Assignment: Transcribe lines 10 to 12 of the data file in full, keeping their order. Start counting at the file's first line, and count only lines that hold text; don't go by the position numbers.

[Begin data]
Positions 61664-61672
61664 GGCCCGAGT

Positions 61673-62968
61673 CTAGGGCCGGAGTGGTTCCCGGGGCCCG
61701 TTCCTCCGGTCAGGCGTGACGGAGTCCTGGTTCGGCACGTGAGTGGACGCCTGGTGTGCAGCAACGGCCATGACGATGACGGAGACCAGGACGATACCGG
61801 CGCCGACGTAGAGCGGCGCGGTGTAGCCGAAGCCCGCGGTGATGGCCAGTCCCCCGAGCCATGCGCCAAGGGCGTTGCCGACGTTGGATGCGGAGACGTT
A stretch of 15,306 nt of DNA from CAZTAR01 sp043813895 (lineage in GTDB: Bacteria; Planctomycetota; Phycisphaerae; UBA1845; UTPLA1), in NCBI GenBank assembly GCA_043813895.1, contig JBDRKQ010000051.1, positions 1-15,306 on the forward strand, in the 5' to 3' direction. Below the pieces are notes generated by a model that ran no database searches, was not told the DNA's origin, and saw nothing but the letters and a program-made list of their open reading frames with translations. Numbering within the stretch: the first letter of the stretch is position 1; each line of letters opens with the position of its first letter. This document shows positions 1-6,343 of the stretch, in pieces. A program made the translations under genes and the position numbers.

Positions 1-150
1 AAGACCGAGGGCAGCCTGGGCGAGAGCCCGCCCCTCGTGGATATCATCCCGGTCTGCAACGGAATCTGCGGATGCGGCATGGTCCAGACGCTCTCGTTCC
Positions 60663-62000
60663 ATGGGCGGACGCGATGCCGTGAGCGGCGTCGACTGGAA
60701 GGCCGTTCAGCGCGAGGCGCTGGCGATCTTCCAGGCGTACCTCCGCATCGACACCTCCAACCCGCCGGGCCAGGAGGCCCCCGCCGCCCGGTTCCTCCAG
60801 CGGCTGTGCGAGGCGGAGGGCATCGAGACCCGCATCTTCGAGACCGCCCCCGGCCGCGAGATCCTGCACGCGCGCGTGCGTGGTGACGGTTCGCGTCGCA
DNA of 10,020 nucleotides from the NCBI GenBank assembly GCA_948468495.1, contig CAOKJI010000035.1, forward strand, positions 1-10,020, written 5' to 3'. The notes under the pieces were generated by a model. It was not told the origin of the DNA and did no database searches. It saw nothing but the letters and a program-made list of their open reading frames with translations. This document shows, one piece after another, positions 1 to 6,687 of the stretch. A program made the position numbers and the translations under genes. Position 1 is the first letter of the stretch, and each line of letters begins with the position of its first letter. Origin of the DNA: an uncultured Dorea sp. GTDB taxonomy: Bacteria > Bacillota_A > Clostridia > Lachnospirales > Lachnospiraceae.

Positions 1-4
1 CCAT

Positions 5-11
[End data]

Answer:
Positions 60663-62000
60663 ATGGGCGGACGCGATGCCGTGAGCGGCGTCGACTGGAA
60701 GGCCGTTCAGCGCGAGGCGCTGGCGATCTTCCAGGCGTACCTCCGCATCGACACCTCCAACCCGCCGGGCCAGGAGGCCCCCGCCGCCCGGTTCCTCCAG